what you get here

This is not a blog which expresses instant opinions on current events. It rather uses incidents, books (old and new), links and papers as jumping-off points for some reflections about our social endeavours.
So old posts are as good as new! And lots of useful links!

Sunday, December 9, 2018

"The Road to….Somewhere"

This 2017 book may use the same metaphor and evince the same interest as Snyder’s in the causes of the political alienation and turbulence of the past two decades but, otherwise, could not be more different in its scope and style. And its essential focus on the UK is only a small part of the difference.
Both books deal with the populist upsurge against mainstream politics but this one’s is a serious effort to understand why social democratic voters have deserted the party in droves since the early 2000s. And his treatment of European populism shows a firm grasp of the European scene…

David Goodhart was a leftist Think-Tanker who – in 2004 (before the “Polish plumber” became famous) - wrote an essay that earned him notoriety and no little ostracism in New Labour circles .

In “Too Diverse?”, he argued that there was a trade-off between increased diversity, through mass immigration, and social solidarity, in the form of the welfare state. Goodhart said that for citizens willingly to hand some of their hard-earned cash to others via their taxes, they needed to feel a basic level of affinity with those others. He argued that in the homogenous societies of old that was never a problem: citizens felt the mutual obligation of kinship. But in the highly mixed societies of today, such fellow-feeling was strained.

He went on to write The British Dream – successes and failures of post-war immigration (2013) and last year produced The Road to Somewhere – the new tribes shaping British politics which I find the most insightful analysis of contemporary British society I’ve read…..Such books tend to be written by economists, political scientists or journalists – people like Will Hutton, John Kay or David Marquand – and do not convey the same depth of familiarity with the thoughts of the average citizen as Goodhart.

Goodhart argues that the key faultline in Britain and elsewhere now separates those who come from Somewhere – rooted in a specific place or community, usually a small town or in the countryside, socially conservative, often less educated – and those who could come from Anywhere: footloose, often urban, socially liberal and university educated. He cites polling evidence to show that Somewheres make up roughly half the population, with Anywheres accounting for 20% to 25% and the rest classified as “Inbetweeners”.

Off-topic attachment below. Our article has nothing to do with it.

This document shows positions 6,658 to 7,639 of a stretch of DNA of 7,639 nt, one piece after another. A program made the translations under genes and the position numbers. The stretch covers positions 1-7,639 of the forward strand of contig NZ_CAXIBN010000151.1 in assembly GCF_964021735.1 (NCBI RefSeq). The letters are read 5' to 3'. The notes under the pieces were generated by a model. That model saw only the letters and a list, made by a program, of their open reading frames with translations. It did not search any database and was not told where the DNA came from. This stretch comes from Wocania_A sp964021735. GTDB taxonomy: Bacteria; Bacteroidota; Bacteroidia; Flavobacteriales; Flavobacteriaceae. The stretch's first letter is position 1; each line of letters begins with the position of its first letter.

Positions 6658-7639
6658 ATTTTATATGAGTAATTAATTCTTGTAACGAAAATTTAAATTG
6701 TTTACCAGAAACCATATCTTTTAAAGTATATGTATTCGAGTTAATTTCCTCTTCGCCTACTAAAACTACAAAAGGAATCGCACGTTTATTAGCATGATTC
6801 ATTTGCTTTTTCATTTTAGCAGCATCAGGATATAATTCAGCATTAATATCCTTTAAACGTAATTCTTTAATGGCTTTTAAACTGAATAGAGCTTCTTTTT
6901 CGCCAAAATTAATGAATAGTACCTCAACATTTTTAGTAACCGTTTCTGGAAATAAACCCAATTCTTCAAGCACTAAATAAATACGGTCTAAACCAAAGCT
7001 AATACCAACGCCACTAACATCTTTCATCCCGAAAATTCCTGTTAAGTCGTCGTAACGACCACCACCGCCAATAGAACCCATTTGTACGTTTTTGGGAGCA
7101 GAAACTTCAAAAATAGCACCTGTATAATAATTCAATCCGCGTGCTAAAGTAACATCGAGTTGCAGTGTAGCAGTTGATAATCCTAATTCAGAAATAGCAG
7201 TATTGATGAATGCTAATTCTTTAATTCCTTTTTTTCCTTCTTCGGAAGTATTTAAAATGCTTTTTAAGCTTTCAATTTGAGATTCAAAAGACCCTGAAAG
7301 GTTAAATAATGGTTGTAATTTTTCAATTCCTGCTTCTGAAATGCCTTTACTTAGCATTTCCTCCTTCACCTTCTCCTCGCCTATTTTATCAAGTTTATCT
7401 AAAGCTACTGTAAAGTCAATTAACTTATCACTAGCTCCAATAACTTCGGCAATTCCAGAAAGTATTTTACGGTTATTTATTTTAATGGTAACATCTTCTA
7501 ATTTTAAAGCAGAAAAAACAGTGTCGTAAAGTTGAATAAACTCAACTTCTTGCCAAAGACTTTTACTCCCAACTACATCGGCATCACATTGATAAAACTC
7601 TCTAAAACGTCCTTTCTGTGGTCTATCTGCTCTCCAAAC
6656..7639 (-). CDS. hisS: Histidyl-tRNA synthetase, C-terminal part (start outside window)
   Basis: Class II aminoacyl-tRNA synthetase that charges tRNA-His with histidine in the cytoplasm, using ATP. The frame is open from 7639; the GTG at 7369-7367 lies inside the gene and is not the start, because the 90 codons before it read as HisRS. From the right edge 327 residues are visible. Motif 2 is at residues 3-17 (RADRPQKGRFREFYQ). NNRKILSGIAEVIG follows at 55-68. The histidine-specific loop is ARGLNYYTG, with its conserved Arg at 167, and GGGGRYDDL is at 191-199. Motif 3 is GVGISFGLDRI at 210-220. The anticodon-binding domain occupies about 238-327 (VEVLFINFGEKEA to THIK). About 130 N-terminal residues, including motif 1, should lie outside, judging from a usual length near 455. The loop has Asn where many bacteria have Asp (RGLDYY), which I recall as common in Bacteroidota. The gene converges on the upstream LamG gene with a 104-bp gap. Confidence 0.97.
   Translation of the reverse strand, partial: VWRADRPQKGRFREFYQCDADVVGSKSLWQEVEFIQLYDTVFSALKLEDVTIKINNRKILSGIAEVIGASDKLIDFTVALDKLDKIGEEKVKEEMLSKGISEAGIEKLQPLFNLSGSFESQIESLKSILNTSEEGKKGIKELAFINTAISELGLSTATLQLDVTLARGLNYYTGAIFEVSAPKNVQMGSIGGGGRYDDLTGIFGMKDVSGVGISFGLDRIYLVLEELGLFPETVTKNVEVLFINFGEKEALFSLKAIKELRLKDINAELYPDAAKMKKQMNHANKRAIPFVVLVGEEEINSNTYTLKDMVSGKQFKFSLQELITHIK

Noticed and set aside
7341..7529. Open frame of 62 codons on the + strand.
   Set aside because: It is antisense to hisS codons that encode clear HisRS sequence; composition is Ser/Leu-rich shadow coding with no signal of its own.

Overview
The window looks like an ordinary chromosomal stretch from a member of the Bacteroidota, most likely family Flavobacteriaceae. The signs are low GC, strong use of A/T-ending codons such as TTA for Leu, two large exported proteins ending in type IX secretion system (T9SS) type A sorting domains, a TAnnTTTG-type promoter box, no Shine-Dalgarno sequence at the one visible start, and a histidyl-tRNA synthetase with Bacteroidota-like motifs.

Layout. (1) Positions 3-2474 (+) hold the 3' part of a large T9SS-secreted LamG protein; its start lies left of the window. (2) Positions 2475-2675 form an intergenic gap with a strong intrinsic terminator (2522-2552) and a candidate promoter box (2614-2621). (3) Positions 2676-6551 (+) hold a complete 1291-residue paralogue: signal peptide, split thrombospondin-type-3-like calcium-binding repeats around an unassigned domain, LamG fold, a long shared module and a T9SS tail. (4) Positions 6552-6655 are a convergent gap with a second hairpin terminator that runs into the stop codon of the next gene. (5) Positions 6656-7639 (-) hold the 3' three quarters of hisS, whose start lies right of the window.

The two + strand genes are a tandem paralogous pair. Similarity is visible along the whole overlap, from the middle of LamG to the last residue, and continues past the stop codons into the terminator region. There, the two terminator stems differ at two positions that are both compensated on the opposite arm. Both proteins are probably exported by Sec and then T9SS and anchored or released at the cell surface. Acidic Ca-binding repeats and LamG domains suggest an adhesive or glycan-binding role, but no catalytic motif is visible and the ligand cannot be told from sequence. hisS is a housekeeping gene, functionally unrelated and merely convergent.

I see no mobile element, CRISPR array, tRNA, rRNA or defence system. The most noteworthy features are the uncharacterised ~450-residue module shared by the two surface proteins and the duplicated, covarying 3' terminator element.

A key litmus test to determine which one of these “values tribes” you belong to is your response to the question of whether Britain now feels like a foreign country. Goodhart cites a YouGov poll from 2011 that found 62% agreed with the proposition: “Britain has changed in recent times beyond recognition, it sometimes feels like a foreign country and this makes me uncomfortable.” Only 30% disagreed.

The book may focus initially on immigration but its analysis soon widens to cover key aspects of economic and social development in the last 25 years and the best part of the book for me is his critique of the new meritocracy; the inexplicable push for mass enrolment at universities; and the collapse of the commercial training system – with employers preferring to take the option of enthusiastic young central and eastern European graduates.
His initial presentation of the book here is particularly strong on sketching just how dramatic the changes in our economic, social and cultural world have been since 1992 - the year of Maastricht and the European citizen; the year the Democrats arrived on the scene with “Robert Reich’s “The Work of Nations” reflecting the prevailing view that globalisation would allow agricultural workers to be transformed into IT workers – as did New Labour a few years later. Well it didn’t happen….the only country where it did was Germany…In 2001 China joined the WTO…the Euro came into existence….. in 2004 the first wave of central European countries joined the EU. In 2008 the global financial crisis hit us and 2015 the immigrant crisis…..” 

The author is clearly well-versed in social surveys and his sense of how the world has so quickly changed very much gives me a sense of the 8 change factors which Matt Flinders identifies in his recent “Defending Democracy”

An excellent, extended review in Spiked Online goes so far as to suggest that “ a new form of social solidarity lies at the heart of the book”